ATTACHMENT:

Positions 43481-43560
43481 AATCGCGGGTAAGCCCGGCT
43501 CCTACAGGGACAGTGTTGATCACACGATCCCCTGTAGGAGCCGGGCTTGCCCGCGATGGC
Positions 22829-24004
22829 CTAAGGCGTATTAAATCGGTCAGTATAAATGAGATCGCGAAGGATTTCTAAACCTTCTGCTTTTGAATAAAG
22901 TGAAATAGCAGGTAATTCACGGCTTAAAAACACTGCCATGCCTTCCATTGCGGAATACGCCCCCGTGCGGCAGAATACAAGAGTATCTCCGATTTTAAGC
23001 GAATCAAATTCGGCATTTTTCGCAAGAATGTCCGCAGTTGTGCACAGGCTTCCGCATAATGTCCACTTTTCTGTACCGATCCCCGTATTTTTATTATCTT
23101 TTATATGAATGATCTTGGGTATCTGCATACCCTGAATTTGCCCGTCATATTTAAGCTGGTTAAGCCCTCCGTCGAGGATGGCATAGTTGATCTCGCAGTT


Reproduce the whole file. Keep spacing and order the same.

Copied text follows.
Positions 43481-43560
43481 AATCGCGGGTAAGCCCGGCT
43501 CCTACAGGGACAGTGTTGATCACACGATCCCCTGTAGGAGCCGGGCTTGCCCGCGATGGC
Positions 22829-24004
22829 CTAAGGCGTATTAAATCGGTCAGTATAAATGAGATCGCGAAGGATTTCTAAACCTTCTGCTTTTGAATAAAG
22901 TGAAATAGCAGGTAATTCACGGCTTAAAAACACTGCCATGCCTTCCATTGCGGAATACGCCCCCGTGCGGCAGAATACAAGAGTATCTCCGATTTTAAGC
23001 GAATCAAATTCGGCATTTTTCGCAAGAATGTCCGCAGTTGTGCACAGGCTTCCGCATAATGTCCACTTTTCTGTACCGATCCCCGTATTTTTATTATCTT
23101 TTATATGAATGATCTTGGGTATCTGCATACCCTGAATTTGCCCGTCATATTTAAGCTGGTTAAGCCCTCCGTCGAGGATGGCATAGTTGATCTCGCAGTT